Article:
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Old 11-09-2015, 11:20 AM   #8
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I couldn't agree more. Our 2012 Mercedes 350 GL Bluetec is perfect for towing our 1904 25' Safari. It should handle the lighter trailer with ease.
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Old 11-09-2015, 01:14 PM   #9
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But for those very few of us who cannot afford a Mercedes SUV, nor spend $50k on a new one, I suggest a gently used Tahoe or Yukon...the standard 5.3L engine is fine, and they run forever. I traded in my last one with 265k miles, my 2005 has 197k miles, and my 2012 96k. Moreover, other than a weight distribution hitch and anti-sway bar, you'll won't need to worry about anything else other than the coming ice and snow. Safe travels. jon
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Old 11-09-2015, 01:14 PM   #10
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The $50 k was for a new SUV....as if.....
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Old 11-09-2015, 01:23 PM   #11
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A brand new Tahoe LTZ 4X4 starts at $65,805. A brand new GL 350 starts at $64,550. So, Chevy is actually the more expensive vehicle when purchased new. If they depreciate the same, Tahoe would be the more expensive vehicle used, as well.
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Old 11-09-2015, 02:11 PM   #12
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We have the V6 diesel engine in our 2007 Mercedes ML320 CDI which we purchased new in October of 2006. It has more torque than the V8 gas engine of the day - 398 foot pounds (1400 - 2800 rpm) and 221 horsepower @ 3800 rpm.

It has the power to pull our 2015 23D (6,000 pounds GVW) through the mountains with no issues. On steep down grades, I slow to 35 mph and the engine can control the descent speed without riding the brakes. The axle weights are within limits.

I towed our 2013 25FB International Serenity home through the mountains and the power was there to handle the new empty trailer. The CAT scales reported the axle and GVW numbers of the Mercedes were within limits. After loading the trailer for camping, we both drove to the CAT scales and the axle ratings were overloaded. The GVW was exceeded so a different tow vehicle was acquired. That replacement is now towing our Classic.
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Old 11-09-2015, 02:12 PM   #13
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Hi Roger--welcome to the Airstream experience!

You're going to find a lot of different opinions as to safety margins. On the one hand, how can you be too safe? But as mentioned throughout, there are a lot of different factors. For example, does your loaded weight include any water in your tanks? If not, do you plan to tow dry? Water weighs about 8 lbs/gallon, so that can easily add up if you're carrying any water in your tanks going down the road. Is 4600 the max GVW of the Bambi? Might you add more stuff in the future? What if you decide that you love your Airstream, but you need more room and want to upgrade to a larger (and heavier) one?

But assuming that 4600 lbs is your actual, going down the road weight, I personally see no problem with a tow vehicle rated at 5000 lbs, as long as your research shows you that the particular vehicle has a good record when towing.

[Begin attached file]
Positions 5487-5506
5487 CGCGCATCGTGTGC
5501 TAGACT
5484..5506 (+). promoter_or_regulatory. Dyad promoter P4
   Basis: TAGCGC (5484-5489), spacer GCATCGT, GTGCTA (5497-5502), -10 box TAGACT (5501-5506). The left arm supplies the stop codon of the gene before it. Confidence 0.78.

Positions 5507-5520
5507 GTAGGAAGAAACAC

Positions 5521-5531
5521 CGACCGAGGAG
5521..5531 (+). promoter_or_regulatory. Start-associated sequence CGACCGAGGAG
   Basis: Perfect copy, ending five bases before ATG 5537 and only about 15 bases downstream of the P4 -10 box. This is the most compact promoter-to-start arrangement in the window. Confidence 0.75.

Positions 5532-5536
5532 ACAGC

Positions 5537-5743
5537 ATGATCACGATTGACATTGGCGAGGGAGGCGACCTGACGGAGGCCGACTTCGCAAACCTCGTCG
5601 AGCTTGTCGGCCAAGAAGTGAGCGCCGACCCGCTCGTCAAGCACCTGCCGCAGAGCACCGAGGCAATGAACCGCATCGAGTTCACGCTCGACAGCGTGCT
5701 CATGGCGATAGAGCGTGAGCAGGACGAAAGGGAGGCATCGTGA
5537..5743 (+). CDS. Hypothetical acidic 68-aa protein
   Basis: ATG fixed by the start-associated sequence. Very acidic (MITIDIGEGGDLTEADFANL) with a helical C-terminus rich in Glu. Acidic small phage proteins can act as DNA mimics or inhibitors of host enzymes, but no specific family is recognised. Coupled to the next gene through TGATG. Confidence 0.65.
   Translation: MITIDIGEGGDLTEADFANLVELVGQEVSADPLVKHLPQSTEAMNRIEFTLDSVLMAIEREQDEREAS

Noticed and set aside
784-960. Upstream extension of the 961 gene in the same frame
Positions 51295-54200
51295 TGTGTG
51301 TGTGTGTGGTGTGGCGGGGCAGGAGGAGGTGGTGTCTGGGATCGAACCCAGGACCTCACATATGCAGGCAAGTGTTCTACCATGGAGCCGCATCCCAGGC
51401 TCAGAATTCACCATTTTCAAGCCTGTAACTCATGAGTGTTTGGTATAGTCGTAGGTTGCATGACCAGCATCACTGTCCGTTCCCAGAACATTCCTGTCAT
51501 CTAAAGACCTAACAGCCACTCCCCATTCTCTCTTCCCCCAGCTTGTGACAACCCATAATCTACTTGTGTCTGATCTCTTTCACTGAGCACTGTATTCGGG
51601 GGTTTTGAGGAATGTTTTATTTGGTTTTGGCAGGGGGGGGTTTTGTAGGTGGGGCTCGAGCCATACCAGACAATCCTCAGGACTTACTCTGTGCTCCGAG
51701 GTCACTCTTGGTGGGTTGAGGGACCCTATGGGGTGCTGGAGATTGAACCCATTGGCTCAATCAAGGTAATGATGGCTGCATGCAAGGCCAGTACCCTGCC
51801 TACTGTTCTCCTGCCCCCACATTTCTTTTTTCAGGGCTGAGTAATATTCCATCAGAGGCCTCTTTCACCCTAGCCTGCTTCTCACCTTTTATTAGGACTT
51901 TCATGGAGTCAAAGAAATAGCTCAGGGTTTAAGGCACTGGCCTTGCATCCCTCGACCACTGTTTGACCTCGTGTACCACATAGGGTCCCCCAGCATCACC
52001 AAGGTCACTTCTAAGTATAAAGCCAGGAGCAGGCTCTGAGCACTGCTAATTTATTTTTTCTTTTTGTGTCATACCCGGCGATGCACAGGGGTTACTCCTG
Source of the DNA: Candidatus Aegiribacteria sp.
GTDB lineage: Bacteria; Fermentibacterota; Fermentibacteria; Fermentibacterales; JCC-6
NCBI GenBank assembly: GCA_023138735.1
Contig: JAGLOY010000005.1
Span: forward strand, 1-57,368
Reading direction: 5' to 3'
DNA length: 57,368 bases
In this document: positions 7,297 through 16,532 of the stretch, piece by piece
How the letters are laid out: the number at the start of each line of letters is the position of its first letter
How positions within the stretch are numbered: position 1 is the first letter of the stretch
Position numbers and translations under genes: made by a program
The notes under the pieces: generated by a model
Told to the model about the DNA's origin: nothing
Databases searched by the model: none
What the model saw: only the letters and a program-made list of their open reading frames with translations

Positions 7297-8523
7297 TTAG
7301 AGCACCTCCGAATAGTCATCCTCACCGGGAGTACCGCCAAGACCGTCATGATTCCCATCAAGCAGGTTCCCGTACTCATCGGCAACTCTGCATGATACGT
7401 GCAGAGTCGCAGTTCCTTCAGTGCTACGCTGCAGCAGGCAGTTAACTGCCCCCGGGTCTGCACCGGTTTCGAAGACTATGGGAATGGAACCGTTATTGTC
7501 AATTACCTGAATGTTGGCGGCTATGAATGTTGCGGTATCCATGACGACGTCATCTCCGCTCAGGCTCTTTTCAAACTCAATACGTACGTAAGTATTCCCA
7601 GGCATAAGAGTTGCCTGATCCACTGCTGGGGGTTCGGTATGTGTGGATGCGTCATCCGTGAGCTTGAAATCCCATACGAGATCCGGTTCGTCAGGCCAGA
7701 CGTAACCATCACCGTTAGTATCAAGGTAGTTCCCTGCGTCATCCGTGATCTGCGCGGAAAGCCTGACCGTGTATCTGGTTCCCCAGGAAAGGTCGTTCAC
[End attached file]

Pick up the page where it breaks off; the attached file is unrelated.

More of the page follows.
After towing our 2010 28' International with real-world loaded weight of 6950 (max of 7300) with a 3/4 ton Suburban rated at 10,000 lbs (2000 model year) for several years, we decided to replace the Suburban. We were interested in a vehicle that would get better mpg, especially when NOT towing, and one that would give us much more interior volume for our extremely lightweight but space hogging windsurfing equipment. We agonized over whether the Sprinter 3500, rated at 7500 towing capacity, would do the job, but finally bought one (2013--shortest height and wheelbase that they make.) (Payload not an issue--the vehicle weighs just about 6000 lbs and has a rated max weight of 11,000--they use these to transport bottled water stacked to the roof!)

It does.

BUT, although we CAN still tow at Texas speeds (75-80 mph) with the Sprinter in Texas on interstate straightaways with no traffic and no wind, we now drive much slower. The Sprinter has plenty of torque to pavement (almost identical to the Suburban), but the greatly diminished hp of the little 3.0 litre diesel makes it work hard to hold high speeds, especially when climbing mountains. So we just slow down!

My wife feels strongly that our Sprinter/Airstream combo actually is even more stable than the already excellent Suburban/Airstream combo was.

We also know that we will NEVER exceed 7300 lbs--we're fanatics as to what we carry onboard, and never travel with more than 1/8-1/4 tank (5-8 gallons) of water on board for more than very short hauls. This spring, we'll replace our four AGM batteries with lithiums, for a weight savings of about 200 lbs more.

If you're at the absolute max at 4600 lbs that the Bambi will ever weigh and are positive that you'll never want a larger Airstream, you should be just fine with the right carefully researched tow vehicle with a capacity of 5000 lbs. But not if you
(1) like to cruise at 70-80 mph towing
(2) want to charge up steep mountain slopes
(3) plan to load the TV to its absolute max payload
(4) add much more weight to the Bambi down the line
(5) trade up from your 19' to a larger Airstream!

If you're not sure about any or several of the above list, get a 4wd TV with a greater towing capacity. We had good luck with our Chevy product, so that would be Tahoe or Suburban for you, or slightly pricier Yukon or Escalade! All of these had solid rear axles, so some owners prefer the Ford SUV's with independent rear suspension--it wasn't an issue for us. There are many Euro vehicles that are suitable, too, as mentioned by others in this forum. And then there's the whole gas vs diesel thing to consider, too!

Choosing a 3 year old vehicle is very smart--maybe getting something coming off a 36 month lease is a possibility, too. Let someone else (like us, for example!) take the depreciation hit of a new vehicle.

Good luck, and have fun!
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Old 11-09-2015, 03:46 PM   #14
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A Toyota Sequoia SUV would be a very capable tow vehicle for your needs. Comparable with Chevy Tahoe mentioned earlier in this thread except it has Independent Rear Suspension.